10. Longevity: The retrofit device has a lifetime

expectancy of 25 years

design requirements for prototype
Design Requirements for Prototype:
  • Emission
  • Performance
  • Cost
additional design requirements for packaged product
Additional Design Requirements for Packaged Product:
  • Battery Back Up
  • Packaging
  • Interface Between PIC and Wireless Board
  • Signal Quality of Input to Transducer
sensor reflecting off of disk
Sensor reflecting off of disk

Light being detected by sensor

pic programming asm language
PIC Programming(ASM language):
  • Power Consumption
  • Outages
  • Time of use
i o circuit board
I/O Circuit Board



Micro Processor








  • Link between Creatalink and PIC
  • Infrared Sensor & Transducer Circuitry
  • Onboard Re-Programmer
the creatalink self addressing
The Creatalink(Self- Addressing)
  • Operating Frequency: 929-932 MHz
  • Transmit Data Bits Rate: 1600, 3200, 6400 bps
  • Operating Temps: 5 to 40 C
  • Physical Dimensions: 56mm(L) x 20mm(W) x 12mm (H)
  • Supply voltage: 1.2 – 1.5 Vdc: 3.1 Vdc +/-100 mV
  • Interface: 14 pin connector, universal SMT

Our solution is less expensive and

quicker to install than alternatives.

Our system offers comparable control and reporting capabilities as the competition.

Our system is more appealing to small utilities.



  • Dr. Noel Schulz – Mississippi State University


  • Dr. Randy Follett- Mississippi State University
  • Dr. Roger King – Mississippi State University
  • Dr. Joseph Picone – Mississippi State University
  • Dr. Robert Reese- Mississippi State University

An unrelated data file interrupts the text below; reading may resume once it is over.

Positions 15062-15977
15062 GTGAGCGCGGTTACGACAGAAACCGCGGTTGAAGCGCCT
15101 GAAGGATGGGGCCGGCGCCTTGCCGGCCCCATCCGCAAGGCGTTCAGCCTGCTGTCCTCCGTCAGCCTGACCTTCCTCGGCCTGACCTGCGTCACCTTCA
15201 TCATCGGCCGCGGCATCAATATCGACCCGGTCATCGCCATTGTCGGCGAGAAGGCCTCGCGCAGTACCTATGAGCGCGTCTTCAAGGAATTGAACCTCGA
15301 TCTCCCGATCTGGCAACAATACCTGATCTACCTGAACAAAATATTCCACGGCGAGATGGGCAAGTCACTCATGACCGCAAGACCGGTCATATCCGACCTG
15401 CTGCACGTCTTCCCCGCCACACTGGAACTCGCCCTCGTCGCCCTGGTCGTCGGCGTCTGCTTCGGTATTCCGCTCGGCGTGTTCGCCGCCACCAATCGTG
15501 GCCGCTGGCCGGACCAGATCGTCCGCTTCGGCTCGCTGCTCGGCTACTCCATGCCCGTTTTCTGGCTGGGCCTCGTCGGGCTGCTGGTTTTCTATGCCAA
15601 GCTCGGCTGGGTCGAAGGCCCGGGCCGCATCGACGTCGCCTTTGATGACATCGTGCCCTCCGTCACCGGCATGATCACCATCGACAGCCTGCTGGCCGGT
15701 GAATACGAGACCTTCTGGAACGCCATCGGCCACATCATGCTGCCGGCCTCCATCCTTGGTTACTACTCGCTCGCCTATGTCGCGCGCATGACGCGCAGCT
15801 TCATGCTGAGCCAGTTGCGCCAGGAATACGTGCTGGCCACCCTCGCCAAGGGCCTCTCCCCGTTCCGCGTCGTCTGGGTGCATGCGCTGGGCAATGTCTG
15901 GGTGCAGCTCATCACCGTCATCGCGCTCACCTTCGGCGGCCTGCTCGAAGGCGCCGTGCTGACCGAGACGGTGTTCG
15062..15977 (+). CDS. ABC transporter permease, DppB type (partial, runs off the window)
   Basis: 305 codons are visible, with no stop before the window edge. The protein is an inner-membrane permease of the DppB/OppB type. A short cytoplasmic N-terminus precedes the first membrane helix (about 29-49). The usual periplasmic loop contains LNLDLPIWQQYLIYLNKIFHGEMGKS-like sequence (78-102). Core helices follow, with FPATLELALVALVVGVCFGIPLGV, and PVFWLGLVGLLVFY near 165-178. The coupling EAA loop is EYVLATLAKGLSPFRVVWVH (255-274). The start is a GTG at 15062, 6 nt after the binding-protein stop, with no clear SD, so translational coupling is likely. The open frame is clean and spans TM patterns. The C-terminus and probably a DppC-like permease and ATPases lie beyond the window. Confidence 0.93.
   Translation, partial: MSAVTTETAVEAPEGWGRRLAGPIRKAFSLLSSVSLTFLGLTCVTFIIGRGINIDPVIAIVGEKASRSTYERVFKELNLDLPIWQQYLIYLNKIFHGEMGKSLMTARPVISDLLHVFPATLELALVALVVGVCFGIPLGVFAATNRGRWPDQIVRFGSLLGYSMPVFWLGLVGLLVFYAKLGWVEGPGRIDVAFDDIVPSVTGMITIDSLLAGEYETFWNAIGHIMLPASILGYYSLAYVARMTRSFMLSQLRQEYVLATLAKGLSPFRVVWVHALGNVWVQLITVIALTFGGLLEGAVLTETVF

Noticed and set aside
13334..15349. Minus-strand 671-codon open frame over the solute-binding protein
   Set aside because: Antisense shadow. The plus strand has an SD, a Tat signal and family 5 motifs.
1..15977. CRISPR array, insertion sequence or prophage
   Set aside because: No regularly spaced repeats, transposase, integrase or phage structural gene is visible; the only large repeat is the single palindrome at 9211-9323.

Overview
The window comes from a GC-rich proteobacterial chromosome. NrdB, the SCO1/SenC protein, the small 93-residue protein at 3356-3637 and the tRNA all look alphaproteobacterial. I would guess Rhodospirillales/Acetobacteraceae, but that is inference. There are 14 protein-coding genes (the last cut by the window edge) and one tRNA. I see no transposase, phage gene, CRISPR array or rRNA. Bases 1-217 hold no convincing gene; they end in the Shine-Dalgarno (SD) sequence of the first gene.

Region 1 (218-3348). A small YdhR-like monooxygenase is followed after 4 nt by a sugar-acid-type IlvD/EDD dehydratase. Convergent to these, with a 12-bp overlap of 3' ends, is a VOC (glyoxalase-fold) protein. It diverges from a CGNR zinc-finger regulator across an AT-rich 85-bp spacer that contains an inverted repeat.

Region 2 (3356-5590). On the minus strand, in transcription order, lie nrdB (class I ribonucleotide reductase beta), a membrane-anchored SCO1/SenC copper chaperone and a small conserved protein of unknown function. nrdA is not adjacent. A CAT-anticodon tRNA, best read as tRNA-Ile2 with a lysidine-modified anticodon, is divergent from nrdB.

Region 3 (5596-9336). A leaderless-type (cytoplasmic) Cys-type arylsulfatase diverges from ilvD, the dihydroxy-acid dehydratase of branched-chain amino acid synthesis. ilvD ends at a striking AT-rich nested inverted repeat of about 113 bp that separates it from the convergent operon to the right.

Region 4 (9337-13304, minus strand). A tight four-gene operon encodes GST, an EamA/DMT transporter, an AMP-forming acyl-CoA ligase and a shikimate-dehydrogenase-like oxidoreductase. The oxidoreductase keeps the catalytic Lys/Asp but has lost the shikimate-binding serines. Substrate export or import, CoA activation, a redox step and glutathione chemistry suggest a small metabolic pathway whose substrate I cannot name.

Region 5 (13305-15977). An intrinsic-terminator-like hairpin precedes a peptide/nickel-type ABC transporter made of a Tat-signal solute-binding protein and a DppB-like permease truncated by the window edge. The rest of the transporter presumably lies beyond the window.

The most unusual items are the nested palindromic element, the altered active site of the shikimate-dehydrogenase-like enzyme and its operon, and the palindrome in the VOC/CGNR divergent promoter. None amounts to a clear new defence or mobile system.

• Dr. Charles Nunnally- Virginia Tech University
  • Dr. Ray Winton- Mississippi State University
  • Mr. Bill Echols – SkyTel
  • Mr. Odie McHann – Mississippi State University
  • ABB – Meter Manufacturer

[1] Bimal K. Base, “Energy, Environment, and Advances in Power Electronics,” IEEE Transactions on Power Electronics, Vol. 15, No. 4, pp. 688-701, July 2000.

[2] A. Cohen, “Computers in use by Country,” Sales and Marketing Management, Vol. 150, No. 3, p.14, March 1998.

[3] C. Brown, “Home Smart Home,” Black Enterprise, Vol. 27, No. 8, pp. 87-89, March 1997.

[4] M. Shwehdi, “A Power Line Data Communications Interface Using Spread Spectrum Technology In Home Automation,” IEEE Transactions on Power Delivery, Vol. 11, No. 3, pp. 1232-1237, July 1996.

[5] J. Douglas, “The Future of Metering,” EPRI Journal, Vol. 10, No. 7, pp 19-23, March/April 1998.

references cont
References (cont.)

[6] Tom D. Tamarkin, “Automatic Meter Reading,” Public Power, Vol. 50, No. 5, September – October 1992.

[7] R.C. Lanphier, Electric Meter History and Progress, Sangamo Electric Company, Springfield, Illinois, 1925.

[8] Friese, “Three utilities announce AMR deployments,” Electric Light and Power, Vol. 7, No. 7, July 1998.

[9] J. Newbury and W. Miller, “Potential Metering Communications Services Using Public Internet,” IEEE Transactions on Power Delivery, Vol. 14, No.4, October 1999.

[10] A.J. Baldwin and N.G. Planer, Evaluation of Electrical Interference to Induction Watt-hour Meter, Honewell Inc., Roseville, Minnesota 1982.

references cont1
References (cont.)

[11] Rochelle A. Fischer, Aaron S. Laakonen, and Noel N. Schulz, “A General Polling Algorithm Using a Wireless AMR System for Restoration Confirmation,” IEEE Transactions on Power Systems, Vol. 16, No. 2, May 2001.

[12] Krishna Sridharan and Noel N. Schulz, “Outage Management through AMR Systems Using an Intelligent Data Filter,” IEEE Transactions on Power Systems, Vol. 16, No. 2, May 2001.

[14] Bruce A. McKenzie and Gerald L. Zachariah, Understanding and Using Electricity, Interstate Printers & Publishers, Inc., Danville, Illinois, 1982.